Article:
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tomson1355

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About tomson1355

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    USMB is life!

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  1. Hohieu, Good story. Are you a writer, by any chance? My daughter is very impressed by your offer and would love to take you up on it after she gives them a couple more days to make it right. I should thing mid-week would be enough time. I have the feeling, though, that they are going to tell her she needs to "break it in". I've done several of these clutches and told her to tell them they need to reseal or replace the separator cover, check the rear main, and grease the fork pivot, but I doubt the message got through. I really regret not driving down there and trailering the car home. They said, "Oh, we've done lots of these." I can't do it now, because I don't have the professional standing to claim that the job wasn't done right. Not to mention my obvious bias. So stay tuned. If you want to know who you're talking to, I'm sending you a PM with an email address. Thanks again, Tom
  2. Fairtax, thanks. We may have to resort to your suggestions. First, I think we have to give these guys the opportunity to make it right if we want to have any recourse. hohieu, that's an incredibly generous offer, which I am inclined to take you up on. What would be your tack? I agree on being sympathetic to shops or any other business, provided that they give the impression that they care that you brought your car to them to be fixed and it wasn't. A simple "I'm terribly sorry you had this problem and we'd like the chance to make it right for you" goes a long way. I don't think there's been anything along that line in this case. I will run your offer by my daughter and see how she fells about it. I've been inclined to let her handle this for the experience, but $1200 is a lot of money, and if she doesn't have to fight for it, it would be a good thing. Your help would be greatly appreciated. I'll run it by her. Tom
  3. Thanks for the reply, hohieu. I get up to milk cows, so my day starts early. The car has about 175,000 miles on it and is fairly new to her. It's in very nice shape and worth fixing. I'll try to get clearer answers from my daughter as to how it failed. Her initial description sounded more like it was running poorly, but Pinnacle, at least, recognized it as a clutch problem. I'm reasonably certain the pedal wasn't to the floor as I think she would have mentioned that. Actually, here's her description of it: "Yeah, I don't really know how to describe it. At one intersection I put the car into first and noticed that it wasn't accelerating as quickly as it normally does. Then at the second I got into first but the car shuddered slowly through the intersection before coming to a halt and I pulled it over. THe car will turn on - but then it kind of shakes and rumbles dangerously.I had it towed back to Pinnacle to see what they say. I don't know what's wrong with it. I can still get it in gear but it doesn't really drive." I'll see if I can get her to elaborate. I hope she's learning why I do everything I can on our own vehicles. My son just took his 99 Forester to get inspected in NYC and was told he needed new front struts and a steering box to the tune of $1850. I'm intimately familiar with his car as it left my possession just a month ago and it's nonsense that it needs these things. It seems like everyone's out to take my kids for a ride. Thanks for you help. Tom Earlville, NY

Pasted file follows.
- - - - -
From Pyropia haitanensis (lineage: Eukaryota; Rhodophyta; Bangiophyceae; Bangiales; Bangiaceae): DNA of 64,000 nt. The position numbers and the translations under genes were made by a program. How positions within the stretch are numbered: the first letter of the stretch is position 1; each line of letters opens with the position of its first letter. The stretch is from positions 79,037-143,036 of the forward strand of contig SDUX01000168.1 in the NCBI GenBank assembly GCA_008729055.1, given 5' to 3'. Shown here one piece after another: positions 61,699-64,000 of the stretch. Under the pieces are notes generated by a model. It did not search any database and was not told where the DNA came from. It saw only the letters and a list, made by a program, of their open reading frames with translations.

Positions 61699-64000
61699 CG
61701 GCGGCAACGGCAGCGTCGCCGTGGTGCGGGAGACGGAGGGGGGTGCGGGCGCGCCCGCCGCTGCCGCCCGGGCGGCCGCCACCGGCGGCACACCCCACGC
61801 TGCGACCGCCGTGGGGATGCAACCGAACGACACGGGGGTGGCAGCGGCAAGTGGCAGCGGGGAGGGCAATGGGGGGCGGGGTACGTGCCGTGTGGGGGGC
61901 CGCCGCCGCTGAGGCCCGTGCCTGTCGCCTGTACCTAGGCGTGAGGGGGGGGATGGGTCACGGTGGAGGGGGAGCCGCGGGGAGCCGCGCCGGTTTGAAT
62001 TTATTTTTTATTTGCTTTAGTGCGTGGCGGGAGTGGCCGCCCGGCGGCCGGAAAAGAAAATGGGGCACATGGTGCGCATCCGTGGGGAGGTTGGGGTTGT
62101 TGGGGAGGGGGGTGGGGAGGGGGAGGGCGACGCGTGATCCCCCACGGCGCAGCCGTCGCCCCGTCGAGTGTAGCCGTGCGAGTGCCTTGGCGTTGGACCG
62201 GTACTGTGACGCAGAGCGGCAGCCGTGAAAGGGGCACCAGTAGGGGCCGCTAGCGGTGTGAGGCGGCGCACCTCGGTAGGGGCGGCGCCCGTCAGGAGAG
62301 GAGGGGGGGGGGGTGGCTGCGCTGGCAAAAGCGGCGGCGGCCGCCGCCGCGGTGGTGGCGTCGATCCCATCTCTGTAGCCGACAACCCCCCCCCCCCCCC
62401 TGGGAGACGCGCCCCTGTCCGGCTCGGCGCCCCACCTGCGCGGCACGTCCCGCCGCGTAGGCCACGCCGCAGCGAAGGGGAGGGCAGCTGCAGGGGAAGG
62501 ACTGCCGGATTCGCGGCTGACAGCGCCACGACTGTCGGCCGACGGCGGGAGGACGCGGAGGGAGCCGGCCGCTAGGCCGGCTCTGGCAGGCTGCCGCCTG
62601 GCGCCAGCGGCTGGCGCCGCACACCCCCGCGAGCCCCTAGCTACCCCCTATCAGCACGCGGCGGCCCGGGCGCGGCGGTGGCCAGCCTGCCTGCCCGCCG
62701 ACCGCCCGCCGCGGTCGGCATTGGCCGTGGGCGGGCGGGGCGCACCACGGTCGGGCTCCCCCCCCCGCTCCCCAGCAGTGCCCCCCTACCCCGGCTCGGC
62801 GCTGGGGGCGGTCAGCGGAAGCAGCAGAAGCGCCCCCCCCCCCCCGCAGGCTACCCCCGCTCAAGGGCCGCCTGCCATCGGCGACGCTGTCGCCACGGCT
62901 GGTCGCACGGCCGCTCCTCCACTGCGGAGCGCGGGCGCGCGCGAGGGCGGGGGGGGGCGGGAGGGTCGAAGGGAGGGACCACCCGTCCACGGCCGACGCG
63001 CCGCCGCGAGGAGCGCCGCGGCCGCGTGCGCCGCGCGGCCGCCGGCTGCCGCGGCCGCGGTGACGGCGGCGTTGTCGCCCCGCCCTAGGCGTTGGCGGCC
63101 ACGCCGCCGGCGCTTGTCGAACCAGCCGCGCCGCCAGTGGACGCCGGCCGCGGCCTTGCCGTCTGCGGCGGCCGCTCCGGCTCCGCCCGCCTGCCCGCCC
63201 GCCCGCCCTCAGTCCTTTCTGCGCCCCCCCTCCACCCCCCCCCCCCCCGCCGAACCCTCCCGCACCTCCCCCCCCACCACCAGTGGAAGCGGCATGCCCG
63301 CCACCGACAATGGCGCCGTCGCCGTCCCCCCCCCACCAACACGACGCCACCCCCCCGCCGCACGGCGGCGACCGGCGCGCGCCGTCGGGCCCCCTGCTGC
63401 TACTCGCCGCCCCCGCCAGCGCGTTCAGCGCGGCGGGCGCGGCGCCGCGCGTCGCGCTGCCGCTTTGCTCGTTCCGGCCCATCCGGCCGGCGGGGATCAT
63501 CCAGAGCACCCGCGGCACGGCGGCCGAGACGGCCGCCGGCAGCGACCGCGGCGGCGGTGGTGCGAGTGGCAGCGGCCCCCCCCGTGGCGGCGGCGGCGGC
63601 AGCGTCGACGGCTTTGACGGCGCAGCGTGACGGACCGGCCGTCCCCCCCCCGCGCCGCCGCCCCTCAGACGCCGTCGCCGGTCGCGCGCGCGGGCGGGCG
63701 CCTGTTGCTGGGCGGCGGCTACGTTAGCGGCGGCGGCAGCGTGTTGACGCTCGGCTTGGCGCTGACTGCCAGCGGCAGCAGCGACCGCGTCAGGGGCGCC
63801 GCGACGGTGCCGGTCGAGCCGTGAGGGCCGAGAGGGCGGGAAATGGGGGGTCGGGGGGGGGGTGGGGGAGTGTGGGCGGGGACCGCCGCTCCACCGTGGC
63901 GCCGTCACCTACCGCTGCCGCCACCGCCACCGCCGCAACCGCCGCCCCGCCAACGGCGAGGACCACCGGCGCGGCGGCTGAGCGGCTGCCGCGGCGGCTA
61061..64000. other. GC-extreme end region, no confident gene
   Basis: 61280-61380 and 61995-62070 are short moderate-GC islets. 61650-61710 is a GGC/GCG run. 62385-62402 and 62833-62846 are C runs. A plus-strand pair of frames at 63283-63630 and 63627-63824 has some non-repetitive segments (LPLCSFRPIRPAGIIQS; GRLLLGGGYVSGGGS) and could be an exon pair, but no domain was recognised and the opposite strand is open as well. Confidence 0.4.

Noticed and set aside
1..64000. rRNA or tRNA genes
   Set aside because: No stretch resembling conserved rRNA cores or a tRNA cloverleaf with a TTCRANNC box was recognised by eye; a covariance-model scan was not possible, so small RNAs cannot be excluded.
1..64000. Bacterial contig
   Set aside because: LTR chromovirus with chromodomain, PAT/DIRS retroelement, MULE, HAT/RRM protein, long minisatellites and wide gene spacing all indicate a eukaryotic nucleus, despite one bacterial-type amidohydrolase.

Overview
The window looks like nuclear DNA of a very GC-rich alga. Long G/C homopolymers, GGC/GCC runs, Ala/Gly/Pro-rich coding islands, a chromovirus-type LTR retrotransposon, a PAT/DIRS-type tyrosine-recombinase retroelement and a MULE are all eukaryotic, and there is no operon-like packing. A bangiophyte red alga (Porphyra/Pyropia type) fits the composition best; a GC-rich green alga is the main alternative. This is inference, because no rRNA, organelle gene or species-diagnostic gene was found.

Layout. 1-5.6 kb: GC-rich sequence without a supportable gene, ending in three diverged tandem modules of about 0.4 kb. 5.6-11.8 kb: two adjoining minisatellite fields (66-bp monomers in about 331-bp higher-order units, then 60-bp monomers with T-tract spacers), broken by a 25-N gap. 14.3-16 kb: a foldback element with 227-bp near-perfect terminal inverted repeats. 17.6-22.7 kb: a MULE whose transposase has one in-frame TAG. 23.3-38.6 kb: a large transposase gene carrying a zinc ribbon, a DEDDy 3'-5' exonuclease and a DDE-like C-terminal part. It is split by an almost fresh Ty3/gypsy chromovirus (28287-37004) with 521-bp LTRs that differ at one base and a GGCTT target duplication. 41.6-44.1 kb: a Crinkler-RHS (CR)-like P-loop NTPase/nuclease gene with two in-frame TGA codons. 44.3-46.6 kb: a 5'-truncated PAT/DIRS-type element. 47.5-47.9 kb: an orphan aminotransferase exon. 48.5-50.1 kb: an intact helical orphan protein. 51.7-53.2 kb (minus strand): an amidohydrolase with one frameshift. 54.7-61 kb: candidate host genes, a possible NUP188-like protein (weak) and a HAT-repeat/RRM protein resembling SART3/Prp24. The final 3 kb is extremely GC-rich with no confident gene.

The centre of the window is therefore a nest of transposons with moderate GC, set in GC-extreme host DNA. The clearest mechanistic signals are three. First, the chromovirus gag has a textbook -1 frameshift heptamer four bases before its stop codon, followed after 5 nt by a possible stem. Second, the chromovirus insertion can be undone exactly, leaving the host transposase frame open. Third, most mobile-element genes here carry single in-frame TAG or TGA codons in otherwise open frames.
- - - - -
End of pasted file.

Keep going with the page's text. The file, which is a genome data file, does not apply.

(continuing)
4. Pardon me for hijacking this thread but I see that hohieu is from Philly and that you all are really knowledgable about clutches. My daughter lives in Philly and the clutch on her 2001 Forester went. We debated towing it up here so I could do the clutch, but decided against it and she took it to a place called Pinnacle where they took two weeks to do the job and it cost her $1200. When she got it back she thought that the clutch pedal was really easy to depress. She put about 50 miles on it before it failed (I'm unclear as to exactlywhat happened) and she had to have it towed back to Pinnacle. First they told her it was a defective clutch plate and now they are telling her that they talked with a "transmission specialist" who thought the clutch may just need to be broken in, which sounds like BS to me. I've done a few of these clutches but I'm no expert. Could they have put the clutch plate in Backwards? Not resurfaced the flywheel? I'd appreciate any advice. Is there a reliable subaru place in Philly?
  5. Thanks for all your thoughts. I don't think it's the seals for the following reasons: The wet/dry compression test The blue smoke wasn't worse at start-up. The oil film that the pistons seemed to drag up the cylinder when I hand-rotated the crank. There is nothing in the throat of the head around the intake valves to indicate that there was oil dripping through. (The exhaust valves point uphill, so I don't see how oil could leak past the seals there.) I set the heads upright last night and squirted oil around the intake valve seals and none had dripped through by this morning. Not proof, just more evidence. One explanation I found for the good leak down test was that the oil seeping by the rings helps seal them up. I'm still thinking it's the rings. I'd like to know why. Was it run low on oil once and the oil rings are the first to go? What Haynes do you have Fuzpile? 2B-21 is a glossary of terms in my book. Tom